DS: Cristina’s an amazing dramaturg, and just has a really specific eye. I saw a production she directed, it was so specific and that’s what I love. She really brings out a strength in her female protagonists and most of my protagonists are female…so it just seemed like the next natural step in our relationship, that we would do work together.
TK: When you say you have a similar aesthetic, you’re talking about the type of work that attracts you?
CA: That’s exactly it, we tend to enjoy the same aspects of shows, for different reasons. We come from very different places in our reasoning for what we like, but we usually like the same things.
DS: She has a director’s eye, and I have a writer’s eye. It is an aesthetic based on practicality, honesty of emotion, not too indulgent, but still has just a hint of poetry to it. Theatre needs to ask you questions, but doesn’t need to answer them. We’re really interested in that, in that gray area of theatre. Gray is our favorite color, we think.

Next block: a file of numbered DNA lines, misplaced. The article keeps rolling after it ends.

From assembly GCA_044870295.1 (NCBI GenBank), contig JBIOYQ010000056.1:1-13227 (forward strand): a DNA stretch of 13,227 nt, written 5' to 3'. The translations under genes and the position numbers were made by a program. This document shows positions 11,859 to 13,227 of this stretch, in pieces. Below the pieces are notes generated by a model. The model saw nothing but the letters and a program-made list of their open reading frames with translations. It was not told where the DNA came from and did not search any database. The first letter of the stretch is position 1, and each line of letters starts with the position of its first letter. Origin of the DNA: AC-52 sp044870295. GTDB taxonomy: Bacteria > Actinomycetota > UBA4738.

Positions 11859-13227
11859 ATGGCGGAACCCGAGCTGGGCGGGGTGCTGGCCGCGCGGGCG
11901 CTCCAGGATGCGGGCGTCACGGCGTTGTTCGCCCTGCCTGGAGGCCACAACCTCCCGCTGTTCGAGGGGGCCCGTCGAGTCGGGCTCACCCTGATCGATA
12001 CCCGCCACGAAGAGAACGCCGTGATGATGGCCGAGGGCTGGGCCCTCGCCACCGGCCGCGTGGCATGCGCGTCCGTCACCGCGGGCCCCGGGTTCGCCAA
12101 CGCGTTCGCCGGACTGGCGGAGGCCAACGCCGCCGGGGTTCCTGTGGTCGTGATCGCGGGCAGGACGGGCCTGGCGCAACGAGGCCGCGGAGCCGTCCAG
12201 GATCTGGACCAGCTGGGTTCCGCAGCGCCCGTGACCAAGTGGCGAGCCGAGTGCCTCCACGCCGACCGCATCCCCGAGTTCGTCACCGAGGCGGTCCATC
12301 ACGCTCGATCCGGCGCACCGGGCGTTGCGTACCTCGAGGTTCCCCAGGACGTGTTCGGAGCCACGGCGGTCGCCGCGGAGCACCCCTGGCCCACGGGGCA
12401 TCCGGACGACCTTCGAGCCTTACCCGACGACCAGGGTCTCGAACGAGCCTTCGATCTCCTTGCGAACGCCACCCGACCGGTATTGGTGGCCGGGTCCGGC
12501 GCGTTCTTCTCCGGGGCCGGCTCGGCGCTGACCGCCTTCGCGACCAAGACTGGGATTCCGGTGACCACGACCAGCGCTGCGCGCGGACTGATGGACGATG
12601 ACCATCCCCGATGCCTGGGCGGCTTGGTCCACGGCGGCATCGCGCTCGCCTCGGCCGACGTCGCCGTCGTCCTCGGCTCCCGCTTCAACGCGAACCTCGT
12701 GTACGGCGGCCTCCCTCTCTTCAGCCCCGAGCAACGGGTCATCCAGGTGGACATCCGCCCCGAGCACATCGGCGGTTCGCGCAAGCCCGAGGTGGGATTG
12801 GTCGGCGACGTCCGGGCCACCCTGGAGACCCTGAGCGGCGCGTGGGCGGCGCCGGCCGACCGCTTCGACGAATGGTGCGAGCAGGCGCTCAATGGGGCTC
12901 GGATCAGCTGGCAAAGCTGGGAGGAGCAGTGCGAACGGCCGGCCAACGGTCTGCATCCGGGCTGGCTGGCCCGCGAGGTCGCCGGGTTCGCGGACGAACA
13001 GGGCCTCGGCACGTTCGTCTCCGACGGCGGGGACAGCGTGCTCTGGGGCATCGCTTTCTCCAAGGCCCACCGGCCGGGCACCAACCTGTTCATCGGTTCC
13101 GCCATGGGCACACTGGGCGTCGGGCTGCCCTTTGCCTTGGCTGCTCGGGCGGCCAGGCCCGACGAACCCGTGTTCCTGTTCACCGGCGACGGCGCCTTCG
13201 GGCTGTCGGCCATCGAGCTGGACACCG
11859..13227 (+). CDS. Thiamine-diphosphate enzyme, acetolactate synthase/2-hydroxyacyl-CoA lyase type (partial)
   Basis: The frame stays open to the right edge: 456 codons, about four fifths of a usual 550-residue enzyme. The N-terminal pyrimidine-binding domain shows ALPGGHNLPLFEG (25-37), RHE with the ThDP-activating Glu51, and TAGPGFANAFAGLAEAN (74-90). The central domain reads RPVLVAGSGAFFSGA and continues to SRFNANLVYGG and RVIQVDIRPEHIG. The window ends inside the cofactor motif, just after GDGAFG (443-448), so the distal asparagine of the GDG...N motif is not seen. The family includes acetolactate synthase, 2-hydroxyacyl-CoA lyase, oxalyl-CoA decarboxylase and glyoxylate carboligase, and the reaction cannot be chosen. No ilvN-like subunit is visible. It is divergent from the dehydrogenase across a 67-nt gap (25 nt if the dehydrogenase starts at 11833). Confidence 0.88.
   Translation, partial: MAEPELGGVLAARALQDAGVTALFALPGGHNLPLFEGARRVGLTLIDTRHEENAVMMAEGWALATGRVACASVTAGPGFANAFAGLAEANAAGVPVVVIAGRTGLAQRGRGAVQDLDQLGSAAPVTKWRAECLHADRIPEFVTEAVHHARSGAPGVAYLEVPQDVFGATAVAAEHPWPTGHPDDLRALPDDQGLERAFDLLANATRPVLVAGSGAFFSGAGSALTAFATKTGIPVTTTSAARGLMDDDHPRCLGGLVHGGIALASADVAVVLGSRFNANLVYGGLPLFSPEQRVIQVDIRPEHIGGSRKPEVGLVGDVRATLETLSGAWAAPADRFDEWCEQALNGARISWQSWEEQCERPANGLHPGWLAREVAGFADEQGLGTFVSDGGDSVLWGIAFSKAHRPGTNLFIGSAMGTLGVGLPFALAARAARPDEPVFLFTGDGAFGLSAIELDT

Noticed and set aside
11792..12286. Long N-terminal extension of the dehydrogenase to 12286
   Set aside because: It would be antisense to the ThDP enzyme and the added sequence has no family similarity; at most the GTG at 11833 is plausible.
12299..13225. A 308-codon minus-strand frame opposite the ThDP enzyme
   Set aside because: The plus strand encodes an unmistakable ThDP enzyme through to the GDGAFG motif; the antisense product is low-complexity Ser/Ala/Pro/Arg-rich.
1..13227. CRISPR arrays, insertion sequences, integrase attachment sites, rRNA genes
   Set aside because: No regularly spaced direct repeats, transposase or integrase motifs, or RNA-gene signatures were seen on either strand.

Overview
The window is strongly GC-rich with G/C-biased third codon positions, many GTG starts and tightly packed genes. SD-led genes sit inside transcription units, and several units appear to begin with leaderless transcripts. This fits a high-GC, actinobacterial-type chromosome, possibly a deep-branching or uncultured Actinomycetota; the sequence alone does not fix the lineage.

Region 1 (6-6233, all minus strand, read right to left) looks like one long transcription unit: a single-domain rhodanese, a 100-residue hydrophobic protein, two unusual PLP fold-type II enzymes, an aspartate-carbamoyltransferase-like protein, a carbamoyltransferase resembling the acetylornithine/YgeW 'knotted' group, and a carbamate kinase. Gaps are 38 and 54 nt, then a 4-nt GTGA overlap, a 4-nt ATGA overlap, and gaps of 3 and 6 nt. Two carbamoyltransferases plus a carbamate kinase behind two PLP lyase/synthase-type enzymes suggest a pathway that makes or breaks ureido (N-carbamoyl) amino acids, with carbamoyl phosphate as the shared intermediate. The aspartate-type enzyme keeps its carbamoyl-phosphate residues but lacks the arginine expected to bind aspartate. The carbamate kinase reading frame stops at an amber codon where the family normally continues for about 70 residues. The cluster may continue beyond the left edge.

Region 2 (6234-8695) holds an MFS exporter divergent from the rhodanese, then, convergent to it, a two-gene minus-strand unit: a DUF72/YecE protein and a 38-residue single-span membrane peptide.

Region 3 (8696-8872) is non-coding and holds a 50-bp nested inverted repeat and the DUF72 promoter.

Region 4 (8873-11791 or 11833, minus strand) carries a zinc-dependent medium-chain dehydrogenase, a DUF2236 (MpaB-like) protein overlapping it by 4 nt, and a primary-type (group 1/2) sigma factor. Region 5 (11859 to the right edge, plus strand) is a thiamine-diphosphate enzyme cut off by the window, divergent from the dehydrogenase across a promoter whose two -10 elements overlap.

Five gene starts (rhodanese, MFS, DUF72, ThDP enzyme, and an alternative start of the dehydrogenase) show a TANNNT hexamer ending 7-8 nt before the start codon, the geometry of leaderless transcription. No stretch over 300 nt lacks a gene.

CA: You’re asking 99 people to come to sit and watch your work for two hours, the most important question to be answered about a piece is ‘why?’ Why should we ask people to come and be with us for 2 hours or more? You should be conveying a message of some sort, it shouldn’t be just for entertainment. I’m wary of work when I feel there isn’t enough heart to it...we want the work we do to resonate.
TK: Part of your mission statement is to solicit plays that do not take place in New York City. Why?
DS: I find that we see a lot of theatre, especially in the off-off community—
TK: New York Showbiz Dating Party Plays!
DS: Exactly! I felt like five plays in a row took place in an apartment in Manhattan, and I know there are a lot more stories to be told, and we need to make sure New Yorkers are getting that. Our work that we chose to do together was always about another time, another place, nothing to do with New York, and eventually, we just incorporated that into our mission statement.
CA: We’re all New Yorkers, we’re experiencing this ‘New York’ daily, so I don’t feel its something we need to discuss, and I think its’ more interesting to tell stories of things we’re not experiencing.
DS: We try and bring in work that New Yorkers might not necessarily relate to, but hopefully they can connect to the characters’ emotions and humanity, if not their particular life experiences.
TK: Tell me about the name of your company. MTWorks stands for "Maieutic Theatre Works." The pronunciation is –